We Are Failing Our Kids: A Wake-Up Call.
From a retired public-school teacher with 35 years of experience.
Photo: Duy Pham - Unsplash
For several years I have been following the evidence of rape culture* in our public schools in British Columbia. The evidence is being mostly revealed by female secondary students and they have gone public; holding protests outside their high schools and demanding meetings with school board officials. In 2022, several protests and at least one petition were reported in local media.
Parents are also involved. The Parent Advisory Committee (PAC), in the Comox Valley school district drafted comprehensive resolutions to the 2022 British Columbia Parent Advisory Council (BCPAC) convention to address the ongoing sexual harassment and abuse experienced by female students in high schools. The Comox PAC realized that this serious issue needed to be addressed at all levels of the education system; the Ministry, districts, schools, and the British Columbia Teacher’s Federation (BCTF). Their resolutions at the BCCPAC carried almost unanimously – it appears that nothing has happened since.
The sexual attack of a grade 7 girl by grade 8 boys on the playground of her Victoria school was reported in the
Times Colonist. The article describes how at every level this child was betrayed. School employees, the police, the school district, all seemed to lack the knowledge or have the processes in place to deal with the sexual attack of a child at school. The girl’s parents were left to figure out what to do to support their child and to get her justice. They have confronted all who were involved and demanded answers and action – it’s unclear if there will be a satisfactory resolution. The attack left the girl traumatized. It should shock us all. Something is seriously wrong. It must be addressed.
Children are being exposed to and influenced by pornography at younger and younger ages. Teachers in elementary schools are aware but aren't equipped to deal with the issue. One elementary teacher commented.
One of my great concerns about the socialization of boys and girls today is the impact of pornography on their developing brains. I see evidence of porn culture in the classroom often, and it's really disturbing. I think many
kids don't even know what they're joking and laughing about, but it's far more adult than what my peers and I were exposed to at the same age.
Sex Ed, as we knew it, has taken second place to the Sexual Orientation and Gender Identity (SOGI) curriculum. Notably -- there is no mandatory curriculum that deals with pornography, rape culture, healthy sexual behaviour, or responsible sexual relations.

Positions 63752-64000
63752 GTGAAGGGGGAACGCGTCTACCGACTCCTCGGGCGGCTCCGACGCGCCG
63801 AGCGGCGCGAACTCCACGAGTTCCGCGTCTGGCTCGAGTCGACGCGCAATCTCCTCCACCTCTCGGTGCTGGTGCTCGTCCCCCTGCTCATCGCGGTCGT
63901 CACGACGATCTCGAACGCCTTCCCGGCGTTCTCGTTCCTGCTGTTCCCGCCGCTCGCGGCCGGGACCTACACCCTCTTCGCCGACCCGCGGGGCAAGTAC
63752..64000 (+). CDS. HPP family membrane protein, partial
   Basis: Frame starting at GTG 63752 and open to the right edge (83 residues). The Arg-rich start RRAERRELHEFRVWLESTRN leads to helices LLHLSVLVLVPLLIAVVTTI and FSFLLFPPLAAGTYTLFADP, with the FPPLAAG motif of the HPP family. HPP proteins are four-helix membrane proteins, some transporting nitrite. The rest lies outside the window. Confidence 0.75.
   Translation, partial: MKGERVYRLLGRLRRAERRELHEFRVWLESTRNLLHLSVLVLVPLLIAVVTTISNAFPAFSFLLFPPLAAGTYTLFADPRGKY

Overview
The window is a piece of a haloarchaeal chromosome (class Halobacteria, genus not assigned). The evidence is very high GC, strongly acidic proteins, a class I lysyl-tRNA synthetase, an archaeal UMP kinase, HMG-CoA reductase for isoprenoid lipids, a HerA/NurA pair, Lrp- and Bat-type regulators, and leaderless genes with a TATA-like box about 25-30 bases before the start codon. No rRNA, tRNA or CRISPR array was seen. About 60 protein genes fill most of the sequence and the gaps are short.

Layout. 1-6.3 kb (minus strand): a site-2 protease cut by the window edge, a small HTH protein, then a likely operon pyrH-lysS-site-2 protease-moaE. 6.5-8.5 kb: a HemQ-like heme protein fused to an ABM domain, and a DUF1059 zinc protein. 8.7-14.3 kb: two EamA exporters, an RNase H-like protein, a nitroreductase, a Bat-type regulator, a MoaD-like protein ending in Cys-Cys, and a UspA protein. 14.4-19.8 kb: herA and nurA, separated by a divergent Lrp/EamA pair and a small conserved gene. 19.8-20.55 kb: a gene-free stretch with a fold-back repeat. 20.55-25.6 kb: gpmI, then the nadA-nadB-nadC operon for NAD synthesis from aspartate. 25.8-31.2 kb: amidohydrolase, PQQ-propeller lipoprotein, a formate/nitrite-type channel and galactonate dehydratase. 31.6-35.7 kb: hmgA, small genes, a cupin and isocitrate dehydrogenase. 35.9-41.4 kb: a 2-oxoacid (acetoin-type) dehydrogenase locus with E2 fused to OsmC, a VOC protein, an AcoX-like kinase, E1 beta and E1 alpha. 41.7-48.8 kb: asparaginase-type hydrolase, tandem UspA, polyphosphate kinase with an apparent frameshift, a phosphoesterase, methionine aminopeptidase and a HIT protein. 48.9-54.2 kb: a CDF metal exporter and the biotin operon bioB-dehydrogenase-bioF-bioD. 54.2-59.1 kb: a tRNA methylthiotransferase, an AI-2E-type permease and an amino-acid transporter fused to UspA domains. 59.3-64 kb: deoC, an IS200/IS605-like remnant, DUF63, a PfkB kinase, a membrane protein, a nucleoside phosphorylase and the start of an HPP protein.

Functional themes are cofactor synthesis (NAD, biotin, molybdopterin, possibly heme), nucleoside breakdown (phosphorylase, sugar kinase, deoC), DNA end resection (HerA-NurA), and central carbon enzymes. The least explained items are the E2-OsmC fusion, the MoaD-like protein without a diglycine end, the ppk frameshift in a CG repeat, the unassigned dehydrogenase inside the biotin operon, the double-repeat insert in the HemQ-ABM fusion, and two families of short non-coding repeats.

The issue of consent is not understood. The coercion in sexual power relations and lack of sexual knowledge, beyond what kids are watching on porn, makes it impossible for consent to be the determinant of whether sexual activity is freely given or coercively obtained. The behaviour described by the protesting female students reveal abuse and coercion is what they are experiencing. No one is stopping it.
Pornography, social media, cell phone use, bullying, rape culture, and the confusion some students experience with the concept of identity as promoted in the SOGI curriculum, all contribute to an unhealthy and even dangerous sexual environment.
It’s clear our public schools are not prepared to deal with what is an increasingly problematic rape culture developing across all age groups.
We are failing our children by not equipping them with the information and emotional strength to protect themselves. We are failing by not providing the age-appropriate curriculum to address serious social issues regarding sexuality. And we fail them by not putting in place policies, procedures, and protocols to be used to address student concerns and reports of sexual harassment and abuse in our schools.
The Ministry of Education, school districts, the BCTF, and teacher training institutions must provide teachers with the knowledge, training, tools, and confidence to tackle the hard issues that today’s kids are confronting.
Share this article with your friends and family. Write a letter to your local paper, and post it on your social networks, if you use them. Mail this article to your local School Board, the Minister of Education, and your MLA with a cover letter of your own. Copy the Premier. Ask for a meeting with your MLA. If you are a teacher, or a parent, raise this issue and call to action with your staff and/or Parent Advisory Committee. Lobby the BCTF to develop an action plan to address rape culture in our schools.
Links to media reporting about rape culture in our schools:
* Rape culture is a complex of beliefs that encourages male sexual aggression and supports violence against women. It is a society where violence is seen as sexy and sexuality as violent. In a rape culture, women perceive a continuum of threatened violence that ranges from sexual remarks to sexual touching to rape itself. A rape culture condones physical and emotional terrorism against women as the norm. In a rape culture both men and women assume that sexual violence is a fact of life and inevitable. This violence, however, is neither biologically nor divinely ordained. Much of what we accept as inevitable is in fact the expression of values and attitudes that can change.